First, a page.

Edge of Europe, End of Europe

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Dean Conger/Corbis
The Lenin monument in Kharkiv, Ukraine, 1967

The crisis of the European Union has two sides. One is political, about the lack of democracy within European institutions; the other is philosophical, about the erosion of Europe as a source of and home for universal values. The political crisis is on view in Germany and Greece. As we observe today, it never made sense to create a currency union (the Euro zone) without a fiscal union (a substantial common budget). A fiscal union would require more European democracy to legitimate the taxing and spending. When the Euro was established, the hope was that the common currency would create political solidarity that could foster European democracy; this simply has not happened. The Greek crisis has become a clash of multiple European democracies, in which the weak must bend to the strong. Greeks are not getting the policies they voted for; but then again Germans and other Europeans would not have voted, given the chance, to bail out Greece. Without a European budget, crises of this nature are inevitable; without European democracy all solutions will lack political legitimacy.

The philosophical crisis is on display in Russia and the eastern borderlands of Ukraine. Ukrainians in 2013 demonstrated, in their revolution, a strong commitment to the idea of European integration. From the perspective of those who risked their lives on the Maidan, the central square in Kiev that was the center of the uprising, cooperation with Europe was essential for Ukrainian civil society to be able to mend the corrupt Ukrainian state. The essence and explicit purpose of Russia’s war in Ukraine, on the other hand, is the destruction of the European Union as a universalist project that Ukraine could join. In its place, Moscow wants to establish a rival to the EU, known as the Eurasian Union. Rather than universal recognition of the legality of states and rights of citizens, the Eurasian project proposes a Russian hegemony of territories that Russian leaders regard as historically theirs, such as Ukraine. Its moral premise is that members of the European Union have abandoned traditional European culture (by which is meant religious, sexual, and political exclusivism) for “decadence” and that only Russia represents civilization.

Yet the Russian effort to break the Ukrainian state by military occupation and Eurasian propaganda has not, at least thus far, succeeded. Very few people in Europe would actually prefer the Russian model on display in Crimea and the Donbas—millions of refugees, a defunct economy, everyday violence, thousands of deaths, general lawlessness. On the other hand, since a large number of Ukrainians have been willing to take risks, suffer, and die in the name of Europe—even as the EU itself suffers a grave identity crisis—it makes sense to ask what they think they are working toward.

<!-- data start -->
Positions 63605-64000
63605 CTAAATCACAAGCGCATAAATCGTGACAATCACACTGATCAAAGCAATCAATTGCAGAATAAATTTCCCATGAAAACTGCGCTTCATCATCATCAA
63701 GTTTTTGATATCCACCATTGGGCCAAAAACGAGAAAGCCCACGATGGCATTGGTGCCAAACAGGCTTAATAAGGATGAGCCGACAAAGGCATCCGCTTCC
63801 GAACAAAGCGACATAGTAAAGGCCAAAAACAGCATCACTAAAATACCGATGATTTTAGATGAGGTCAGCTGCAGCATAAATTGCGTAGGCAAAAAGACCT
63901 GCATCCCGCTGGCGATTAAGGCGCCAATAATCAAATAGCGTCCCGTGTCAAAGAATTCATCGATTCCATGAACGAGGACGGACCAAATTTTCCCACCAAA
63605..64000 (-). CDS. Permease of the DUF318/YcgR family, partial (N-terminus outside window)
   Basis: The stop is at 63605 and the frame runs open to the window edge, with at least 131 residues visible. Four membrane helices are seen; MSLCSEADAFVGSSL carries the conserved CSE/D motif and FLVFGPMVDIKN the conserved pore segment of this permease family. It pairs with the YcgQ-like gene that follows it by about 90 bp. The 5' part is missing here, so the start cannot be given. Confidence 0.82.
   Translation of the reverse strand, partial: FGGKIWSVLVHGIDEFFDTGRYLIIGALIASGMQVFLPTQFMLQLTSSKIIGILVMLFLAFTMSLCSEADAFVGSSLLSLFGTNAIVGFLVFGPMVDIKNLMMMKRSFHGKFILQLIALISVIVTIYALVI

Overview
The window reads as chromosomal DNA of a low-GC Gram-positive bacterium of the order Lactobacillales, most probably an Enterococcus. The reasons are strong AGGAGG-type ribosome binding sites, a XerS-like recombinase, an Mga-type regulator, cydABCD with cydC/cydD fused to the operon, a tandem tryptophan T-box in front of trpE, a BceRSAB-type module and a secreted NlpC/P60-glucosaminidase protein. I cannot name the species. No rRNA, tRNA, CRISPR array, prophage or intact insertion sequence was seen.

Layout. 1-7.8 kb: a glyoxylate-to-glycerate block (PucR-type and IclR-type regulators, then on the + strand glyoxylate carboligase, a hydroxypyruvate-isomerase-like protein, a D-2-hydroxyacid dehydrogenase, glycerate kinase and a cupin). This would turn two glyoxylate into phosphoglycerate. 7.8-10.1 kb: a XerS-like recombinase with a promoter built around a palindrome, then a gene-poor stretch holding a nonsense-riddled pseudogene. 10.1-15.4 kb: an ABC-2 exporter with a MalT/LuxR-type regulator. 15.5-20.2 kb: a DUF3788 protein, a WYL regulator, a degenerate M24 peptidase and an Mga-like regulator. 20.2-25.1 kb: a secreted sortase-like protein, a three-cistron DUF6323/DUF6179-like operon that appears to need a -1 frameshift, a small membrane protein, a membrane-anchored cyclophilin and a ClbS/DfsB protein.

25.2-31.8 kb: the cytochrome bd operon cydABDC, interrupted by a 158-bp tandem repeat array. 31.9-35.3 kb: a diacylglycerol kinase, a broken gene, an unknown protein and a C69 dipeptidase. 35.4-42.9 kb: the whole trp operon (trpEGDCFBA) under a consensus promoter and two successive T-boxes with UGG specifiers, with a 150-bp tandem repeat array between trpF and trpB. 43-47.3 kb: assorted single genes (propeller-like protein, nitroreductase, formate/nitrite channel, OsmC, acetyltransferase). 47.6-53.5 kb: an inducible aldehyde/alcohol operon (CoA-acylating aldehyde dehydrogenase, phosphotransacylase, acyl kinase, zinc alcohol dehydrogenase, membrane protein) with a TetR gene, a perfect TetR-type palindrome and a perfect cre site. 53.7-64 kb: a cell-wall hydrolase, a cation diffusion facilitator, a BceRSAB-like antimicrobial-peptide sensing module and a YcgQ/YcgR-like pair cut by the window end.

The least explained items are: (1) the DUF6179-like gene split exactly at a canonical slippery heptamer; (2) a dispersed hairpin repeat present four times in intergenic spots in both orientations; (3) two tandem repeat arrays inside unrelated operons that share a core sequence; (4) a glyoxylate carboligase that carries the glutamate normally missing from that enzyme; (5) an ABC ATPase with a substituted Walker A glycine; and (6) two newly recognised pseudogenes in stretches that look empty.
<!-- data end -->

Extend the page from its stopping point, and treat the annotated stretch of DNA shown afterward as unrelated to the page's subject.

In the long reach of intellectual history, the encounter between Russian disintegration and European integration is something quite familiar to Ukrainians. The Ukrainian city of Kharkiv, less than twenty miles from the Russian border, was home to one of the thinkers who tried to set this long process in perspective. For George Shevelov (1908-2002), one of the great philologists of the twentieth century and a professor at Columbia and Harvard, the whole history of relations between Ukraine and Russia was one of risky (Ukrainian) universalism encountering powerful (Russian) provincialism. His essays, published in Ukrainian in 2013, provide a learned guide to this durable perspective.

In the early eighteenth century, at a time when religion was seen as the essence of culture, Ukrainian churchmen believed that they were bringing universal Christianity to the Russian Empire. From the perspective of Kiev, Christianity was a faith that had been tried by multiple crises, and Orthodox Christianity the proper historical refinement. In Kiev, Orthodoxy was universal in that its thinkers were men of broad culture, and universal in that they expected that their understanding of religion could be extended, for example, to Moscow. The Orthodox Church in Ukraine had a tradition of baroque education in Latin and Polish; its churchmen were aware of all of religious controversies that had riven Europe during the Reformation and Counter-Reformation. The Russia of that era had no such institutions, traditions, or contacts. Moscow accepted the churchmen’s services but reversed their message: the Orthodox Church would be seen as authentic, not because it represented a transcendental alternative to secular states, but only insofar as it enforced Russian political power. It is no accident that the Russian Orthodox Church today is a strong supporter of Russian militarism.